Promising Azra

Helen Thurloe

Promising Azra
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Promising Azra

Helen Thurloe

Azra is sixteen, smart and knows how to get what she wants. She thinks.

When she wins a place in a national science competition, she thinks her biggest problem is getting her parents' permission to go. But she doesn’t know they’re busy arranging her marriage to an older cousin she’s never met. In Pakistan. In just three months' time…

Azra always thought she’d finish high school with her friends and then go on to study science, but now her dreams of university are suddenly overshadowed. And it all becomes complicated when her uncle finds out about Pratik, a young man from the local boys' school who is quite keen on Azra.

Can she find a way to do what she wants, while keeping her parents happy? Or does being a good daughter mean sacrificing her freedom?


Helen Thurloe’s Promising Azra is a powerful human interest story. This work casts a spotlight on the clandestine practise of forced marriage of young women living in conservative sectors of the Australian Muslim community.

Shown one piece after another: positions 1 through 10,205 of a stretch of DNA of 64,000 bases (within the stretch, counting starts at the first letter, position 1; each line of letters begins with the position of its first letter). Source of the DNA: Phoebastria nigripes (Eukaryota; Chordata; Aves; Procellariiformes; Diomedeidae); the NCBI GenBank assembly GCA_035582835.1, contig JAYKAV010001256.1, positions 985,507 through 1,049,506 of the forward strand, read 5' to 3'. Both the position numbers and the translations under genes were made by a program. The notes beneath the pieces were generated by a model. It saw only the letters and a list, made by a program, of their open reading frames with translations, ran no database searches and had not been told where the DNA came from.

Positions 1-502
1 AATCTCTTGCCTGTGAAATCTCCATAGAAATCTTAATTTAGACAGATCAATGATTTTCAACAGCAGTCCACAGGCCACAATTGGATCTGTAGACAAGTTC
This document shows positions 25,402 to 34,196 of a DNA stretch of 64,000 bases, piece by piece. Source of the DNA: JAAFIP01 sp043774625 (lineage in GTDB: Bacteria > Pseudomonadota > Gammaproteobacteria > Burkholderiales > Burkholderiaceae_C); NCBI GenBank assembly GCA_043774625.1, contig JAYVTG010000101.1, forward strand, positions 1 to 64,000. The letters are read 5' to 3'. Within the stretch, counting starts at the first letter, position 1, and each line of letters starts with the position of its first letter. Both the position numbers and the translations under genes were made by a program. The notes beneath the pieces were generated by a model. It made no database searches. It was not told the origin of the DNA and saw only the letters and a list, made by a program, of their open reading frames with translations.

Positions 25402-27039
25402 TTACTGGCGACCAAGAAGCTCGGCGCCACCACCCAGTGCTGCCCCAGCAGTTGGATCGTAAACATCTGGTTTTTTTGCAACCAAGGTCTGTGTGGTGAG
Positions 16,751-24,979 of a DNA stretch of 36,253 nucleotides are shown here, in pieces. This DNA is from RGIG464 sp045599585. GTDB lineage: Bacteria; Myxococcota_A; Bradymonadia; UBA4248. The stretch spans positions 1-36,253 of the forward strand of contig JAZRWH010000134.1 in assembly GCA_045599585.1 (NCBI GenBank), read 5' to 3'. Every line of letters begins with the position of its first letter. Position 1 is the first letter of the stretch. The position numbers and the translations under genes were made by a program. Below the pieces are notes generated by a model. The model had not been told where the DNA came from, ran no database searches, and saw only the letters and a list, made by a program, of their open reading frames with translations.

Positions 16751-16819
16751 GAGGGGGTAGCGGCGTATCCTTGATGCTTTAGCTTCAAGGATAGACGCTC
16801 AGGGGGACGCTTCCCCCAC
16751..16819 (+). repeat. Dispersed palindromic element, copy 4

For sixteen-year-old Azra Ajmal, a first generation Australian of Pakistani heritage, her personal ambition is to excel academically. Her immediate concern is to convince her parents to grant her permission to compete in a national science competition. Azra’s family adhere to strict Islamic traditions where the honour of the family is valued higher than that of the individual. Her uncle, Zarar Ajmal, the patriarchal head of her extended family, assumes control over their lives. Azra doesn’t realise it but her academic aspirations are about to be overridden by a family pact to marry her to a cousin in Pakistan.

Azra’s innocence and naivety makes her struggle against this arranged marriage and the certain conflict this would cause with her family nerve-racking to witness. The penalty for her defiance would be banishment from the family home and a future living in hiding as protection against an honour attack against her. Faced with an impossible choice, either decision brings with it great personal sacrifice.

There is a symmetry to the structure of the work that accords with the significance of the Muslim calendar. The work opens during Rajab, when conflict is forbidden and there is a period of calm in Azra’s family experience. As the work moves into Sha’ban, the month of separation, we see Azra shunned by her family for her independence. The month of Ramadan that follows is a holy time of celebration and her family plan her imminent wedding. But, one year on, the Muslim New Year of Muharram gives promise to hope and new beginnings.

Natalie Platten works as a bookseller at Readings Malvern.

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